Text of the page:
A fascinating recent discovery close to Bateman’s House in Lathkill Dale was an engraved sandstone boundary marker which would have been placed on the border of land belonging to the Duke of Devonshire (DD) and Melbourne Estate (M).

A section of river from Bateman’s House to about ¾-mile downstream is particularly prone to drying up in dry or drought conditions. This has an impact on fish in the river, and although it looks a perfect environment for trout, it is very rare to see fish swimming here.

Downstream of Bateman’s House there are a series of stone pillars crossing the dale. These were once much taller and carried an aqueduct where water which was taken from the main river close to Carters Mill and used to operate a giant waterwheel at Mandale Mine. Hidden in the trees a short distance away is the remains of Mandale Mine which include the bob wall of the engine house and a gated mine entrance. There is an interesting information plaque which illustrates what Lathkill Dale was like a couple of hundred years ago.

A lovely flat path runs beside the old sough and river Lathkill to the fishing lodge and 15th century corn mill which is located at the bottom of a steep lane to Over Haddon. Here there is an old clapper bridge beside the river whose banks are coated with huge butterbur leaves in late spring and summer.

Shortly after the lodge the path follows uneven ground beside The Blue Waters mentioned earlier, where miniature limestone cliffs draped with hanging ferns cast a fabulous reflection in the crystal clear water.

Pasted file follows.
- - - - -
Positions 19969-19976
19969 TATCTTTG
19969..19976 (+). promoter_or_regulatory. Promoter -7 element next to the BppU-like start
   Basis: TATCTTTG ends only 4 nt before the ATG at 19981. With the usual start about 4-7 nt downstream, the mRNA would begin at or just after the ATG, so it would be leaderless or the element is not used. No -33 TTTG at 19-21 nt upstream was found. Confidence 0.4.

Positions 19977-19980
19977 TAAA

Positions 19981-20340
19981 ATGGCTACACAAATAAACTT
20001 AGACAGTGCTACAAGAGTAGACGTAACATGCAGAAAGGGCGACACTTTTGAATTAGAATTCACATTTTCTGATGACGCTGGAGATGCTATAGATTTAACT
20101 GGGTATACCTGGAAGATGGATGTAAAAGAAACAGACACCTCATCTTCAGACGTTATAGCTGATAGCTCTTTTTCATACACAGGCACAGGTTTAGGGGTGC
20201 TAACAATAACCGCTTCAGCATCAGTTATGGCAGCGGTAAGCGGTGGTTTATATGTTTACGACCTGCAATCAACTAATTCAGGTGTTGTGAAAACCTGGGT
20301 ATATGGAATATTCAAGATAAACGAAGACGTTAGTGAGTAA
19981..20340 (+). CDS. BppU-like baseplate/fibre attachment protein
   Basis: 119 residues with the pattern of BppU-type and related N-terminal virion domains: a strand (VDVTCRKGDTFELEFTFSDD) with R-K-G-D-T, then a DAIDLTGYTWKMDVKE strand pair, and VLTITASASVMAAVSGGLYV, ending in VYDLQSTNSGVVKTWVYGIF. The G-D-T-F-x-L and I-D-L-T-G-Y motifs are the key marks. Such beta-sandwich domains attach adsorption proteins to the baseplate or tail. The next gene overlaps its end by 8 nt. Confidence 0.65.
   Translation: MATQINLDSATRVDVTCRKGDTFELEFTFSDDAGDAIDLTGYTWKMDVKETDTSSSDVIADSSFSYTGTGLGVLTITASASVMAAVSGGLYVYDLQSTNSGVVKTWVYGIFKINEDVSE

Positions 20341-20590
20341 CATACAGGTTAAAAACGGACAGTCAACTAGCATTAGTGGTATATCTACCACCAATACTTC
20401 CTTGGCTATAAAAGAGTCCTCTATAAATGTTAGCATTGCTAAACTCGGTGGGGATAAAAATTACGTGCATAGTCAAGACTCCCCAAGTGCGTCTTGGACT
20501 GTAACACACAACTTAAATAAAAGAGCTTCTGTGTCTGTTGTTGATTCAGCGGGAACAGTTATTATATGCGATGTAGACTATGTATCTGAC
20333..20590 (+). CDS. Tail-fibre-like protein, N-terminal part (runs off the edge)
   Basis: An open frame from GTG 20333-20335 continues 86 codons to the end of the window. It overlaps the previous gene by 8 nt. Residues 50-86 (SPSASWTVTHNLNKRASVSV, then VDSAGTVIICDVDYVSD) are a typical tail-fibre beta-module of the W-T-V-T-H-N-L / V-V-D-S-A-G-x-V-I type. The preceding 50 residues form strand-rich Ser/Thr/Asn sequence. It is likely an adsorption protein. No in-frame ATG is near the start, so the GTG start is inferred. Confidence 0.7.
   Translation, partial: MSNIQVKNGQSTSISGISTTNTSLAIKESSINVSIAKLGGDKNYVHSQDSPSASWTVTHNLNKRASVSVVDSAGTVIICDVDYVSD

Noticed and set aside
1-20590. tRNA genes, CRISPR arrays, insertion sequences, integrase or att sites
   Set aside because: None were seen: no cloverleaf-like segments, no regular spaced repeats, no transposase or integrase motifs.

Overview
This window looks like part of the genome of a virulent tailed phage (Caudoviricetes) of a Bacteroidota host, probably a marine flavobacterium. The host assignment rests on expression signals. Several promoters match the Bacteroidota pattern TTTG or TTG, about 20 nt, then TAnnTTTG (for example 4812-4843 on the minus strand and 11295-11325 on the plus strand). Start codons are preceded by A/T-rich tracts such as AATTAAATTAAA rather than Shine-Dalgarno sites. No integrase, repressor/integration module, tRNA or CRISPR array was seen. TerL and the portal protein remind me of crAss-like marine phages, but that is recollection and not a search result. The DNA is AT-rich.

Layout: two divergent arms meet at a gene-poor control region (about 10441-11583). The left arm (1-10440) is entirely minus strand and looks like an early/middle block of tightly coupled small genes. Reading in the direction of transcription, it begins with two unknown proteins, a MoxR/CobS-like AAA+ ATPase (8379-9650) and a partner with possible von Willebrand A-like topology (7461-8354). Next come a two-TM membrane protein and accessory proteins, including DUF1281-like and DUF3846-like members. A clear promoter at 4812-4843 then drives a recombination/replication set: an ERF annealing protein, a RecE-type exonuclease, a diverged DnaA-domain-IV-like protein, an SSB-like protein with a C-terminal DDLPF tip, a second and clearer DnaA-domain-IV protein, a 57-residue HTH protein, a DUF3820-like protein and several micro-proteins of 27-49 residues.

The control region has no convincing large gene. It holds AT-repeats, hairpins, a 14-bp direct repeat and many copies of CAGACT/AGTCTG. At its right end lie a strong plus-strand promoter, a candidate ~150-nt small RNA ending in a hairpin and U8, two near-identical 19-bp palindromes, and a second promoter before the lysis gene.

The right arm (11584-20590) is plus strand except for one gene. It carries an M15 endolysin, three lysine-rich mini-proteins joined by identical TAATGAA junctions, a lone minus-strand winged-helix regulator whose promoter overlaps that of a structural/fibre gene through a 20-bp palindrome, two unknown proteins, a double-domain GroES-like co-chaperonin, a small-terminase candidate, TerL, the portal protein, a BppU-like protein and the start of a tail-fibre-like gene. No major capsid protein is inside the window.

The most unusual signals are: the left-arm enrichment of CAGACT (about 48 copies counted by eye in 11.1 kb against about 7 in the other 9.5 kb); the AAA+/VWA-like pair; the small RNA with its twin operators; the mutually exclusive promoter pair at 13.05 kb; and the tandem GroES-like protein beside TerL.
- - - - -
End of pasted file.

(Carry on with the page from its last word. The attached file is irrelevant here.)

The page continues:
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It is interesting to note that Charles Cotton, the famous doyen of fishermen, wrote of the ‘Lathkin’, “it is by many degrees the purest and most transparent stream that I every yet saw, either at home or abroad, and breeds it is said the reddest and the best trout in England”.

By the side of a wooden gate are the derelict remains of an old pumping station which fed troughs in the village of Over Haddon high on the hillside above until mains water was installed.

In 1854 the bank on your left took on a ‘Klondike’ appearance. It was claimed that gold had been found in a bed of volcanic toadstone, resulting in the £1 shares in the mine to escalate practically overnight to £30 each. After much publicity and excitement the gold was analysed as iron pyrites or ‘fools gold’ and within a short while the mine was closed, thus ending the Lathkill Gold Rush!